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Running Amber on Keeneland
When running Amber with gpu acceleration, best results are achieved by using a single MPI thread per gpu desired on each node. For example, if a job is to use 6 total gpus from 2 nodes (3 gpus per node), then exactly 3 MPI threads should be executed on each node. The gpus must be requested in "shared" mode to allow Amber proper access. All of this can be done with the following line added at the beginning of the job script:
#PBS -l nodes=2:ppn=3:gpus=3:shared
Note that the "gpus" specification above is gpus-per-node, rather than total gpus for the job. Information about gpus in use is printed at the beginning of normal execution output when using a gpu-enabled version of Amber, indicated by the heading "GPU DEVICE INFO." More information about interpreting this output can be found on the Amber website under the subsection "Multi GPU."
To use Amber12 on Keeneland, simply load the provided module. It is recommended to use Cuda version 4.2. These commands can be put in the job script at any point before executing Amber.
$ module swap cuda/4.1 cuda/4.2 $ module load amber/12
To run Amber serially with gpu acceleration, use pmemd.cuda. For Amber with gpu acceleration on two or more gpus, use pmemd.cuda.MPI.
An example execution might look like the following (given the job configuration shown above):
$ mpiexec -n 6 pmemd.cuda.MPI -O -i mdin -o mdout -p prmtop -c inpcrd
Amber runs quite well using gpus for acceleration. Using some standard benchmark input files as described on the Amber website, the following timings were observed on Keeneland and Kraken.
These numbers are taken from the highest point in the scaling curves on both systems, which means that adding more resources to calculations will most likely not increase the performance. Note that in most cases, there is a 3-4x performance advantage on Keeneland, coupled with a 8-32x decrease in SU's consumed.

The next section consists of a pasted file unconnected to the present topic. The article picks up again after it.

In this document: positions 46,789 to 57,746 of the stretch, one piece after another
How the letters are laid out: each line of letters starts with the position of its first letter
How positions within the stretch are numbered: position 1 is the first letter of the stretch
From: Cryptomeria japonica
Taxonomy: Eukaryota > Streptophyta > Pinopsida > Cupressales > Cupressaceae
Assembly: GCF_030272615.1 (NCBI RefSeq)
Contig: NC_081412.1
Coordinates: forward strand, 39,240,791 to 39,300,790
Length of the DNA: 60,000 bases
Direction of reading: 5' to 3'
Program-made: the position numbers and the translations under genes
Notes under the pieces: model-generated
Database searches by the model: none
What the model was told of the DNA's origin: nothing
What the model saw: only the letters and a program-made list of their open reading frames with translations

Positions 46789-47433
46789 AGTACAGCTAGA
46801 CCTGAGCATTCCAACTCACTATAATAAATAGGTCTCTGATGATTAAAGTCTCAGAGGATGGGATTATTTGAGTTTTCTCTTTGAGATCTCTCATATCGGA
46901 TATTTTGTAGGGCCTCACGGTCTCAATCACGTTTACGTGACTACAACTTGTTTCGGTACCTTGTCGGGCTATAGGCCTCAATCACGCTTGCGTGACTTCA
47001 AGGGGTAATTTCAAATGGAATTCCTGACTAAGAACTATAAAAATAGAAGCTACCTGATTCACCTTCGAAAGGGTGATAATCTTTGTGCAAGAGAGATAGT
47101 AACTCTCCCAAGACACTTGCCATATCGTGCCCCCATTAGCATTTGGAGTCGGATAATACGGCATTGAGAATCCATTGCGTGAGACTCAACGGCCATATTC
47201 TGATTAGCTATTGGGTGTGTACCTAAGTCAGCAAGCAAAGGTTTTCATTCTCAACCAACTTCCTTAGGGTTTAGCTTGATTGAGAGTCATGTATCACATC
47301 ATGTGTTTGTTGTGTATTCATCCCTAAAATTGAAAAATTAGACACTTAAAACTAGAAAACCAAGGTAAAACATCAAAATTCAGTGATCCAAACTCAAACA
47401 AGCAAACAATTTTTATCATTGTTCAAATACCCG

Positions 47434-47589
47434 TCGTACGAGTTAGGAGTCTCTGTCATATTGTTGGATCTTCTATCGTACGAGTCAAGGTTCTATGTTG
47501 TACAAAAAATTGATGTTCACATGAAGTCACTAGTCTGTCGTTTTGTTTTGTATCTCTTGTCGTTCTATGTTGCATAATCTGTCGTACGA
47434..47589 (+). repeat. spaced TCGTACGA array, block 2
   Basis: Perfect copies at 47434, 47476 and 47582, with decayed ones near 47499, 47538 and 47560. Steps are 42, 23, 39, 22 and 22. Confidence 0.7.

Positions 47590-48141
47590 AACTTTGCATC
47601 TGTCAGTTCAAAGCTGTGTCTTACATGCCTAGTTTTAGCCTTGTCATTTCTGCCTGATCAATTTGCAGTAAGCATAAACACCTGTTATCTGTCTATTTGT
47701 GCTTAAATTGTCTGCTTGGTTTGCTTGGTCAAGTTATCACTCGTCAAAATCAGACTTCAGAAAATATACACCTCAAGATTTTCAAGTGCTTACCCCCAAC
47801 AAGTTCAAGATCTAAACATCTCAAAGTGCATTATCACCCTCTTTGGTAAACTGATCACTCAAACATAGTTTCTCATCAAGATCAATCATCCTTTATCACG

|System||Keeneland (Amber12)||Keeneland (Amber11)||Kraken|
|DHFR NVE = 23,558 atoms. sxplicit solvent (PME)||75.12 ns/day (3 nodes, 9 gpus)||55.60 ns/day (3 nodes, 9 gpus)||19.03 ns/day (6 nodes, 72 cores)|
|Cellulose NVE = 408,609 atoms. sxplicit solvent (PME)||5.23 ns/day (3 nodes, 9 gpus)||4.53 ns/day (3 nodes, 9 gpus)||4.02 ns/day (24 nodes, 288 cores)|
|Myoglobin = 2,492 atoms. implicit solvent (GB)||147.44 ns/day (5 nodes, 10 gpus)||78.12 ns/day (4 nodes, 12 gpus)||28.65 ns/day (16 nodes, 192 cores)|
|Nucleosome = 25,095 atoms. implicit solvent (GB)||9.56 ns/day (5 nodes, 15 gpus)||4.04 ns/day (4 nodes, 12 gpus)||0.51 ns/day (16 nodes, 192 cores)|
If the performance numbers for Keeneland are compared with those on the Amber website, it may seem that the Keeneland numbers are slightly lower. Some possible reasons for performance differences between these numbers could be:
- ECC is enabled on Keeneland to ensure stability in a wide variety of calculations for all users.
- NVCC compiler v4.1 is currently used on Keeneland, and the Amber developers have noticed a performance increase when moving to NVCC v4.2 and above.
There are Amber webpages that have good recommendations for running on gpu resources. The Amber website has two sections, "Running GPU Accelerated Simulations" and "Maximizing GPU Performance," which detail steps that can be taken to get the best possible performance for Amber calculations.
Example Job Script
Here is a minimal job script that will run the “JAC_production_NVE” calculation from the Amber benchmark suite downloaded from the Amber website's benchmarks.
#PBS -A MY_ACCOUNT000 #PBS -l nodes=2:ppn=3:gpus=3:shared #PBS -l walltime=01:00:00 module swap cuda/4.1 cuda/4.2 module load amber/12 cd $PBS_O_WORKDIR $ mpiexec -n 6 pmemd.cuda.MPI -O -i mdin -o mdout -p prmtop -c inpcrd